Visitors to the 2010 Northwest Flower and Garden Show, which opened Feb. 3, may be shocked by one of the gardens they see situated amongst the more prim, pretty and perfect gardens at the show.
"Viridis Veni Vidi Vici," created by Ballard High School agriculture students, is a depiction of nature reclaiming an abandoned school – a post-apocalyptic garden.
"People will either love it or hate it," said Emerald McAmis, one of the students behind the project.
The garden features graffitied walls, mangled books and broken desks being taken over by plants grown in the Ballard High School greenhouse and other collected plants, such as weeds and blackberry bushes.
"It's not going to be like anything else at the flower show," said India Carlson, who teaches horticulture and botany at Ballard High School and supervised the project.
The garden is part of the Northwest Flower and Garden Show's Funky Junk program, which allows high school students and nonprofit organizations to create garden displays using recycled and found objects.
Funky Junk was started a few years ago, but this is the first year Ballard High School students have participated.
With the help of Port Townsend artist Thaddeus Jurczynski and the Artist in Residence program, Loyal Heights Elementary School students will soon be in control of an army of hellhounds, serpents, squirrels, ice giants and other figures from Norse mythology.
For this year's program, third, fourth and fifth-grade classes are working with Jurczynski to create giant puppets to be part of the annual Syttende Mai parade May 17 in Ballard. First and second-graders are creating troll masks for the parade.
To create the puppets, many of which are large enough to fit at least one student inside them, reeds and bamboo are formed into a skeleton and covered with paper mache.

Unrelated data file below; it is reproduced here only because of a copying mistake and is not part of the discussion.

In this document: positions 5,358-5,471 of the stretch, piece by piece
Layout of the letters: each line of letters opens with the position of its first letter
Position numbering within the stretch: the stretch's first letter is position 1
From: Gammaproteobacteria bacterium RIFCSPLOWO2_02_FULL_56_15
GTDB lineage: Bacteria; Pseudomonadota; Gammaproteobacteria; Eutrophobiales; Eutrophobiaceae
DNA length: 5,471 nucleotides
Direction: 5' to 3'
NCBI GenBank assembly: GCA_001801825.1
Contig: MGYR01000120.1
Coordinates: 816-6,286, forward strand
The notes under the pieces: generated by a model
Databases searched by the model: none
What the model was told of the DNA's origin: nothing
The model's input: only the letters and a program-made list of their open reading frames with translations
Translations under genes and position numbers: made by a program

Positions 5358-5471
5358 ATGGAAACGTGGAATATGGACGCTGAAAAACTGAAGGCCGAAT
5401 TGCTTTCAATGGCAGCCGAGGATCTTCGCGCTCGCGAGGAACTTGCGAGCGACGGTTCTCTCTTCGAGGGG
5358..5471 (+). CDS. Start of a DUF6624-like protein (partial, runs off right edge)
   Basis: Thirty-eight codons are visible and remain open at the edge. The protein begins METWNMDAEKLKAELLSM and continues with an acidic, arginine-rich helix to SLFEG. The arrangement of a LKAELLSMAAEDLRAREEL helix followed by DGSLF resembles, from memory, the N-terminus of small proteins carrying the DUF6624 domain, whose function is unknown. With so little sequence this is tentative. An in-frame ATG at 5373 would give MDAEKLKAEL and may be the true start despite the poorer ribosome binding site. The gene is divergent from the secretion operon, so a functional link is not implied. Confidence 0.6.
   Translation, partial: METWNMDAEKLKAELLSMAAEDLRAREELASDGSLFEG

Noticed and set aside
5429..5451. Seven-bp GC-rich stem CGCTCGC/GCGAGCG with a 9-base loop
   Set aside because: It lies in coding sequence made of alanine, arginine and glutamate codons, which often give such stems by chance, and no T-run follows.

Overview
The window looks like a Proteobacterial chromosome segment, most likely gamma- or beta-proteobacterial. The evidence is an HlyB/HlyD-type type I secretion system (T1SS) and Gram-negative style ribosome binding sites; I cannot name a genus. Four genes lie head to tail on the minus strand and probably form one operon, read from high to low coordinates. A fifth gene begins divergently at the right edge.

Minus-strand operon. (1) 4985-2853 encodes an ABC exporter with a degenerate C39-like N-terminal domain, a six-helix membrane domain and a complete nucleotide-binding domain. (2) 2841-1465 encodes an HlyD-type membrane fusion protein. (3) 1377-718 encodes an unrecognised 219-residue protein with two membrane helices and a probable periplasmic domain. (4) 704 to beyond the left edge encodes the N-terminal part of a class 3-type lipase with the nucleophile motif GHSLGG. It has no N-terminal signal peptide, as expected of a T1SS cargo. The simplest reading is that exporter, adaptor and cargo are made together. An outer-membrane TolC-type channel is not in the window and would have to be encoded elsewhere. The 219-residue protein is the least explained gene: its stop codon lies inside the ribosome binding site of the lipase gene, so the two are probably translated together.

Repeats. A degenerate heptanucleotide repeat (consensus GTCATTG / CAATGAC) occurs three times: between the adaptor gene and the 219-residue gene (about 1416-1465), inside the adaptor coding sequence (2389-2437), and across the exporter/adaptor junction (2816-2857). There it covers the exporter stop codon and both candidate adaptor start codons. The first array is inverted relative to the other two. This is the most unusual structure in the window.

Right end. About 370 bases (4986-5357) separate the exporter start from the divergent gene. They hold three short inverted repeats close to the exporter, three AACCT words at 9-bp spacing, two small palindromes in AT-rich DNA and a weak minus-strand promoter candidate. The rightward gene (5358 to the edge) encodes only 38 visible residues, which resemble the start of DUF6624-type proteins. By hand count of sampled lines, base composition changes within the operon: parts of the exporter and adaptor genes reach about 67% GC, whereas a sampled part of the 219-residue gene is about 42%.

After research at the Nordic Heritage Museum, students drew two-dimensional representations of their creatures and used math and science to turn them into three-dimensional models, said Lauren Molloy-Johnson, co-chair of the Artist in Residence program.
Debi Mandell, a fifth-grade teacher at Loyal Heights, said the puppet project is a way for students to put the geometry skills they are learning to use, and because it is a hands-on activity, the students remain more focused than usual.
The Three Tree Point Polar Bear Plunge brought in a new decade of brave but crazy souls who chose to swim in Puget Sound on January 1st.
They were competing for the right to display the drift wood trophy, complete with polar bear commemorating the event.
As always the event featured young and old and a mix of veterans and rookies eager to prove their immunity to cold.
Led by Andy Klietsch and the so called "King of Three Tree Point" Chris Cancro, the group of about 35 people prepared for the frigid experience on the shore and then with some brief pre-plunge instructions and a countdown, raced into the water, many choosing to splash around for some time before emerging, even colder than before.
Shawn McEvoy the Mayor of Normandy Park was a participant and called it "Invigorating!"
This years winner of the event was Carol O'Kennedy who let her dog ride on a small surfboard amid the waves. O'Kennedy stayed out longer than everyone else and yet was very humble upon getting the trophy saying, "I don't know, it's not fair, I go out there, somebody else deserves it."
CLICK ON THE IMAGE ABOVE TO SEE MORE PHOTOS FROM THE EVENT